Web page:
How to Practice Yoga; Return to Presence

By Eryn Dioli for Yoga Medicine®.

You might think that the first step in practicing yoga is to get a yoga mat, or maybe a cute yoga outfit. Maybe even sign up for an asana class. But actually, how to do yoga is to first know what yoga is. Yoga is an eight limbed path to enlightenment. A spiritual, physical, mental and energetic practice that once started is quite hard to stop.

In the West, we often associate yoga with the asana practice. Or perhaps with a pranayama practice, or we envision someone seated on the floor with exceptional posture and a serene expression as they vibe out in meditation. Those things are definitely yoga. But before you arrive on your mat, in order to practice yoga you will first want to learn about ethics and morals.

“Say what? I thought this was going to be a workout that makes my butt look fabulous…?” You may be thinking this and well, that may happen! But it isn’t where we start.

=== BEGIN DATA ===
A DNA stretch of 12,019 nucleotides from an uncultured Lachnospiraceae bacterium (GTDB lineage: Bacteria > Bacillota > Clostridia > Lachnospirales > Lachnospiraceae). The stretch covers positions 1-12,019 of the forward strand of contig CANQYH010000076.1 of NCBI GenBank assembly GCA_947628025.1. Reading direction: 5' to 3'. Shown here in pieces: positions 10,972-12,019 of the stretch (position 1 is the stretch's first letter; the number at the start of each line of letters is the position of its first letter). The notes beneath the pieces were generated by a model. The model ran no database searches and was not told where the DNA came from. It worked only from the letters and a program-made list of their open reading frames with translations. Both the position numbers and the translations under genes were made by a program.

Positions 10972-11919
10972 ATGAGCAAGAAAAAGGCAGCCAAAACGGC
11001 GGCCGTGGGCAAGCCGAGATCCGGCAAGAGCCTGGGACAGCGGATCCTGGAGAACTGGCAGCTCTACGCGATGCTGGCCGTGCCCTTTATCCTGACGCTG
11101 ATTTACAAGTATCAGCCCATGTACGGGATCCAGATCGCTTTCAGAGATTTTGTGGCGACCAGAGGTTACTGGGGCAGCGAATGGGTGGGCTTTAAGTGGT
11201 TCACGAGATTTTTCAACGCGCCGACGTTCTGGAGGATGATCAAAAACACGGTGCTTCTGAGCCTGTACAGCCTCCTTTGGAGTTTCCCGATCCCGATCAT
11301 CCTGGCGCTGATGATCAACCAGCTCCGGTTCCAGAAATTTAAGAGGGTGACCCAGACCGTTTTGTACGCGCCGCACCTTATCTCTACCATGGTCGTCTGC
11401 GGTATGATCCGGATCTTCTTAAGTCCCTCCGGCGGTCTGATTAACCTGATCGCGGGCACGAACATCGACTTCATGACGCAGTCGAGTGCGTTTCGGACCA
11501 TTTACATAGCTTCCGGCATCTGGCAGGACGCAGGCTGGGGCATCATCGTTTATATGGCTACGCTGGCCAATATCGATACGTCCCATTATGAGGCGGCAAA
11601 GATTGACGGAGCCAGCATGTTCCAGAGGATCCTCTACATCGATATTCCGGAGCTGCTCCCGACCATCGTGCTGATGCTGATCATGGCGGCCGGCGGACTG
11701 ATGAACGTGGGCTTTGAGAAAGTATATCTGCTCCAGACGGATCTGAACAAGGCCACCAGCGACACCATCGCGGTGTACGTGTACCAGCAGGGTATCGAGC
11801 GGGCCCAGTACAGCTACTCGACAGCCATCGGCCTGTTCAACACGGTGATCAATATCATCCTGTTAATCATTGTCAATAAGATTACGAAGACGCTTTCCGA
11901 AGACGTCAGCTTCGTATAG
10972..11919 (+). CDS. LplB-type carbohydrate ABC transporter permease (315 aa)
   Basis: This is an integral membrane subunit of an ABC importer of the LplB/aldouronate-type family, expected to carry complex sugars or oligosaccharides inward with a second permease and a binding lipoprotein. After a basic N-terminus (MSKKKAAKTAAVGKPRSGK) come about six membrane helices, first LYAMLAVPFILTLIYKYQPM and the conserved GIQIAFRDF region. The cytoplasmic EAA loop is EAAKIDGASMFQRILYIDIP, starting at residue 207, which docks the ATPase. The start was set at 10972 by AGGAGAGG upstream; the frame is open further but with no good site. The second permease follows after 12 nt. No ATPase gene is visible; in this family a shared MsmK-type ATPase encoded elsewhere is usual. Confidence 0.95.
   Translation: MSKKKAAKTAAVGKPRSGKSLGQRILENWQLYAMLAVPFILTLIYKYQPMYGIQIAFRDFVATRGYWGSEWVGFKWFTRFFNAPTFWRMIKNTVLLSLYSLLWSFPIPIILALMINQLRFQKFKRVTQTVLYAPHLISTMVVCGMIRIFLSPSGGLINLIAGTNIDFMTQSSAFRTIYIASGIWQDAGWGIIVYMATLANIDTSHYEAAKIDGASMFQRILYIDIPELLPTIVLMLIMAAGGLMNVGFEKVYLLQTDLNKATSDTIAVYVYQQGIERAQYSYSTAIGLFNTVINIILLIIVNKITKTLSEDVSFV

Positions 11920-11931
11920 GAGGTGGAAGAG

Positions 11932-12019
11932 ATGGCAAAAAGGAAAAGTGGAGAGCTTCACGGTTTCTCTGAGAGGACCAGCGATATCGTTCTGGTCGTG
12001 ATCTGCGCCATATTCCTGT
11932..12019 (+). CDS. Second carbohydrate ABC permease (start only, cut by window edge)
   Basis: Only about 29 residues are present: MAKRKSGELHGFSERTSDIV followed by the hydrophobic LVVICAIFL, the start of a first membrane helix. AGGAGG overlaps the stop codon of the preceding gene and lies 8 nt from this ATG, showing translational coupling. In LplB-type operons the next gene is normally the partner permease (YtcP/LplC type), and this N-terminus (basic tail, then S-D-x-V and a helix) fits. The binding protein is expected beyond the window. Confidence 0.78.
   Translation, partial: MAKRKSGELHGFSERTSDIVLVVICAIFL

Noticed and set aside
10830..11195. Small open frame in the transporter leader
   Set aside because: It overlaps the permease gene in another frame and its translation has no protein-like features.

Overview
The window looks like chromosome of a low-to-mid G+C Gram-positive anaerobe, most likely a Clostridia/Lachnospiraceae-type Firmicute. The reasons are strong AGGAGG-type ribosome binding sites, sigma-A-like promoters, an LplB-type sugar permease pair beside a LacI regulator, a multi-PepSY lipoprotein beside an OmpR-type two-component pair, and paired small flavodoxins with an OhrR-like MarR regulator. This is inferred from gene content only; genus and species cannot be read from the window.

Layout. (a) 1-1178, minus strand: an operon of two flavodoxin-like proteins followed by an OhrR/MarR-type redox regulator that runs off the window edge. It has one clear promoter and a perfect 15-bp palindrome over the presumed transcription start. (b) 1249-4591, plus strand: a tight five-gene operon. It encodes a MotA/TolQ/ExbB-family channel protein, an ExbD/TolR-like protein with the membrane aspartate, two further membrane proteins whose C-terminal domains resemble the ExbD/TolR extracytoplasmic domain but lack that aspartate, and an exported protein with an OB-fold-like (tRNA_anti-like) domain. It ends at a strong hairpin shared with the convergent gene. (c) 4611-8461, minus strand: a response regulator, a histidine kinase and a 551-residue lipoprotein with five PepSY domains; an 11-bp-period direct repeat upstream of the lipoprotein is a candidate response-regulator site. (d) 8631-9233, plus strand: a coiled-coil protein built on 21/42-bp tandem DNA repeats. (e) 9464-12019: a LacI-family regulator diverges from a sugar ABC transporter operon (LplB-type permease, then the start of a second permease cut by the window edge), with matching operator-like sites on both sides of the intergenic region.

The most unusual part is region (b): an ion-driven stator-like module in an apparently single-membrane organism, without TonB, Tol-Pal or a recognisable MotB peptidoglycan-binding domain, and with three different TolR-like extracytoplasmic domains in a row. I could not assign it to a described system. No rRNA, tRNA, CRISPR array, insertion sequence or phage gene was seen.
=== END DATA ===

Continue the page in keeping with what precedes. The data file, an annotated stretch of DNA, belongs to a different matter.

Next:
To begin a practice of yoga, you first begin to live an ethical and moral life. You are
given a set of guidelines that are considered the right ways of living. As you practice these, and begin to understand them, your asana and pranayama practice begin to develop as well.

How to Do Yoga?

The first step is to inhale, then exhale. Did you notice where you felt your breath? Can you identify where in your body you felt movement? Did you inhale through your nose? Are you comfortable paying attention to your breath? Do you want me to stop asking questions? Do you believe that in order to do yoga you have to already be healthy, physically fit and mentally tough? I can assure you, you do not have to be any of those things.

However, as you practice yoga you will experience existing within those states. A state of health, physical fitness and mental toughness. Yoga teaches you how to train the mind, the body and the senses. Through each practice, you develop a more keen sense of awareness of yourself and what it really means to be alive and be YOU in this present moment. This can sometimes provide surprising or even unwelcome insights. This is why it is truly essential to begin each practice with an attitude of observation sans judgment or reactivity. Simply allowing the space to be – to